Thanks to a newly implemented North Carolina law, cyclists and motorists may finally have the space to settle their differences.
The first of a series of new statewide traffic statutes from House Bill 959 — a state law passed in July to enhance bicycle safety — took effect Oct. 1.
A statute in the bill allows motorists to pass a bicycle on a solid center line if they give four feet of horizontal space between the two vehicles or completely enter the left lane of the road.
According to the law, the minimum fee for making an illegal pass, such as being within four feet of the cyclist, is $200 — and incidents that result in property damage or personal injury can cost up to $500.
HB 959 has been a work in progress ever since Gov. Pat McCrory signed House Bill 232 into law in June 2015. The earlier law set up a working group of government representatives, interest groups and experts to examine the state's bicycle laws.
After the group found several policies to be outdated, they made suggestions to state lawmakers. The General Assembly drafted new legislation and passed HB 959 on July 11.
“This is really something that’s not just going to address the competitive rider on a bicycle, but the utility user — someone who is going to use a bicycle to get to and from work — and the recreation rider," said Ed Johnson, acting director for the North Carolina Department of Transportation's Division of Bicycle and Pedestrian Transportation. "It’s a three-fold approach."
Joshua Mecimore, the Chapel Hill Police Department spokesperson, said the highway passing provision will likely impact other areas of the state more than it will Chapel Hill.
“We probably have fairly few areas in Chapel Hill where those types of passing happen,” Mecimore said. “Rural areas are probably more likely the target of that type of statute.”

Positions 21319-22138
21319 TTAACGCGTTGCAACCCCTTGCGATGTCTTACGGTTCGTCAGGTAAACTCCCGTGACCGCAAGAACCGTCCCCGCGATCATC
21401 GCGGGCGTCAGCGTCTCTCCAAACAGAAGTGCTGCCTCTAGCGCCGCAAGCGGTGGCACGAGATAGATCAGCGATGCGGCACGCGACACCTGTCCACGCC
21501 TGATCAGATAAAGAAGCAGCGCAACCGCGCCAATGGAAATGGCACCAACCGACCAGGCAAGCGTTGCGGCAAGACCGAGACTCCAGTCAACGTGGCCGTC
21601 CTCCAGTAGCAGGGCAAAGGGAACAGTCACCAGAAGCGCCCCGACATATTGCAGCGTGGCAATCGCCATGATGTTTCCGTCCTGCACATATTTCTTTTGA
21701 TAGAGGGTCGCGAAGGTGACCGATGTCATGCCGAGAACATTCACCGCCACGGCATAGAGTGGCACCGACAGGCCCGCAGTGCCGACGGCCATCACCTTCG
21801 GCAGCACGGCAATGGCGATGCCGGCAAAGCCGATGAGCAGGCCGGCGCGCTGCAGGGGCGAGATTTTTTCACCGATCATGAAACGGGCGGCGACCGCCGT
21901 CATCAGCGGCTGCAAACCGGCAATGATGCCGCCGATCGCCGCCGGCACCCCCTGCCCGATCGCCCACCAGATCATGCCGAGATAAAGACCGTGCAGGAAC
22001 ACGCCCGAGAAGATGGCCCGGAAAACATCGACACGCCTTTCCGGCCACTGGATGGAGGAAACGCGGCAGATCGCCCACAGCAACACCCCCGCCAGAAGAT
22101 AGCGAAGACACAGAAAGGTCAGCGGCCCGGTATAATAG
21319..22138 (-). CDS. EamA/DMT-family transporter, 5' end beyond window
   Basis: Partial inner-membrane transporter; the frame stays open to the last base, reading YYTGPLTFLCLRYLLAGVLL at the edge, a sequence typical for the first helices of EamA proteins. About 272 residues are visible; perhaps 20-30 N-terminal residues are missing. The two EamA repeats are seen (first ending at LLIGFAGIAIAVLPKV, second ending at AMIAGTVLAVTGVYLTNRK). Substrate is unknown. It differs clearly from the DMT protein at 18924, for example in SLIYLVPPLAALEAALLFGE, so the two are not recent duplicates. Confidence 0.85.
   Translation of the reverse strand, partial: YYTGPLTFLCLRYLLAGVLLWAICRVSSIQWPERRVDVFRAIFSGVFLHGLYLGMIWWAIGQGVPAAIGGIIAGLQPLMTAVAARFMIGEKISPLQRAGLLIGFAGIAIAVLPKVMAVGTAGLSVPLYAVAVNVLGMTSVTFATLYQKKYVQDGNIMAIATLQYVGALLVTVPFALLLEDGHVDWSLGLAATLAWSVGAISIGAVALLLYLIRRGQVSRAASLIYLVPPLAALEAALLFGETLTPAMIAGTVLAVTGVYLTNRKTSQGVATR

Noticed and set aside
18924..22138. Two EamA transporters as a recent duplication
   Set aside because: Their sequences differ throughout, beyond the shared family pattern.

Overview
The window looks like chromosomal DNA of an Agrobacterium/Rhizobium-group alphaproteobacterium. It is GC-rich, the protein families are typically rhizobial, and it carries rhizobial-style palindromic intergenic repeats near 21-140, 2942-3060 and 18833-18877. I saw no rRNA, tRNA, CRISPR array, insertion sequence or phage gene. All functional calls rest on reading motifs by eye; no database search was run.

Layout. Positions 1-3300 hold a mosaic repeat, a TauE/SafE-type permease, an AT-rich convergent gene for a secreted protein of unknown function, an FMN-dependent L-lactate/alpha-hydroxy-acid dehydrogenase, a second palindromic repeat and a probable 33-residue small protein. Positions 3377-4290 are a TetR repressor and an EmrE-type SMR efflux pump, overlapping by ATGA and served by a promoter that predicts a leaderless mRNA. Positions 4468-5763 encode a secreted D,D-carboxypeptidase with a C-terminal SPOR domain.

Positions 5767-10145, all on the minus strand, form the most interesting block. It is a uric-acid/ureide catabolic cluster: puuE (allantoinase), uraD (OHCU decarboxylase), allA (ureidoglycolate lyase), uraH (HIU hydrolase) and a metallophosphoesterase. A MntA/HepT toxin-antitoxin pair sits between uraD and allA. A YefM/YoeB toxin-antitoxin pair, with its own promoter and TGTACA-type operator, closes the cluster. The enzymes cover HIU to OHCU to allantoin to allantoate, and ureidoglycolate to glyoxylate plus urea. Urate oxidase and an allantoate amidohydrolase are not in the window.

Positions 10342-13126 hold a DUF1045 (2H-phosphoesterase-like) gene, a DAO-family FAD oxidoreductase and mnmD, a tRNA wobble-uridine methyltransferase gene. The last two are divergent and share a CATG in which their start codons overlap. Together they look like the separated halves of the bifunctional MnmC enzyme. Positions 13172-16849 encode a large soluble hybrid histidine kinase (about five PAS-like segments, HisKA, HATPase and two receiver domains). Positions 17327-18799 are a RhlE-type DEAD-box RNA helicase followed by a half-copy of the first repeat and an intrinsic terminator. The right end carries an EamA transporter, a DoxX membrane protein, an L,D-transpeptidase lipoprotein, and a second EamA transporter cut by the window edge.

One of the interest groups that supported the new law is BikeWalk NC, a statewide advocacy organization that promotes non-motorized transportation choices — specifically biking and walking.
Lisa Riegel, the organization’s executive director, said the Oct. 1 provisions improves road conditions for bikers by making cyclist interaction easier for motorists.
“Most bicyclists are also motorists,” she said. “Bicyclists want to be passed, and cars want to be able to move down the road, so this is a win-win for both sides.”
Riegel said the law will not only make roads safer but will also make on-road relations more tolerable.
“We find that it is safer for everyone when there is a culture of sharing the road,” she said. “This passing law is a step in that direction.”
Another section that became effective Oct. 1 stipulates that cyclists signal left turns by extending their left arms horizontal with a pointed forefinger, and right turns by having the upper arm horizontal with a forearm and hand pointed upward.
Johnson said more bicycle-related statutes from the law are scheduled to take effect Dec. 1, including one that makes provisions for night riding — cyclists will be required to have a lamp on the front of their vehicle and either have a lamp on the back as well or choose to wear reflective clothing.
“We’re hoping that these also aid in the reduction of severe injuries and fatalities for bicyclists,” Johnson said.
To get the day's news and headlines in your inbox each morning, sign up for our email newsletters.